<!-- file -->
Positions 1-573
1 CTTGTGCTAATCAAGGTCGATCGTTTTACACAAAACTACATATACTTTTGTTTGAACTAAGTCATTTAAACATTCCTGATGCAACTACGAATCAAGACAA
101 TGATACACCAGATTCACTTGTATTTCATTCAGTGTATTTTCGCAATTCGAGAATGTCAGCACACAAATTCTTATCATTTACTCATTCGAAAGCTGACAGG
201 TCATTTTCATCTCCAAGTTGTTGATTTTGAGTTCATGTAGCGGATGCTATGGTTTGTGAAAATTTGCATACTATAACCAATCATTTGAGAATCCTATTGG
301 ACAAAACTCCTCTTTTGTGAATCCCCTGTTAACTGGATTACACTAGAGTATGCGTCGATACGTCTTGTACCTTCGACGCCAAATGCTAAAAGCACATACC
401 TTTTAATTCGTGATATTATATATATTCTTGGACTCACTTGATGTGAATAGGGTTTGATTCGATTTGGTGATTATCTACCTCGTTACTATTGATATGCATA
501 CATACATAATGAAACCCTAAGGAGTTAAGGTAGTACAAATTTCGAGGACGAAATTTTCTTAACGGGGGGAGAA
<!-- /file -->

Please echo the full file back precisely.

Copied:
Positions 1-573
1 CTTGTGCTAATCAAGGTCGATCGTTTTACACAAAACTACATATACTTTTGTTTGAACTAAGTCATTTAAACATTCCTGATGCAACTACGAATCAAGACAA
101 TGATACACCAGATTCACTTGTATTTCATTCAGTGTATTTTCGCAATTCGAGAATGTCAGCACACAAATTCTTATCATTTACTCATTCGAAAGCTGACAGG
201 TCATTTTCATCTCCAAGTTGTTGATTTTGAGTTCATGTAGCGGATGCTATGGTTTGTGAAAATTTGCATACTATAACCAATCATTTGAGAATCCTATTGG
301 ACAAAACTCCTCTTTTGTGAATCCCCTGTTAACTGGATTACACTAGAGTATGCGTCGATACGTCTTGTACCTTCGACGCCAAATGCTAAAAGCACATACC
401 TTTTAATTCGTGATATTATATATATTCTTGGACTCACTTGATGTGAATAGGGTTTGATTCGATTTGGTGATTATCTACCTCGTTACTATTGATATGCATA
501 CATACATAATGAAACCCTAAGGAGTTAAGGTAGTACAAATTTCGAGGACGAAATTTTCTTAACGGGGGGAGAA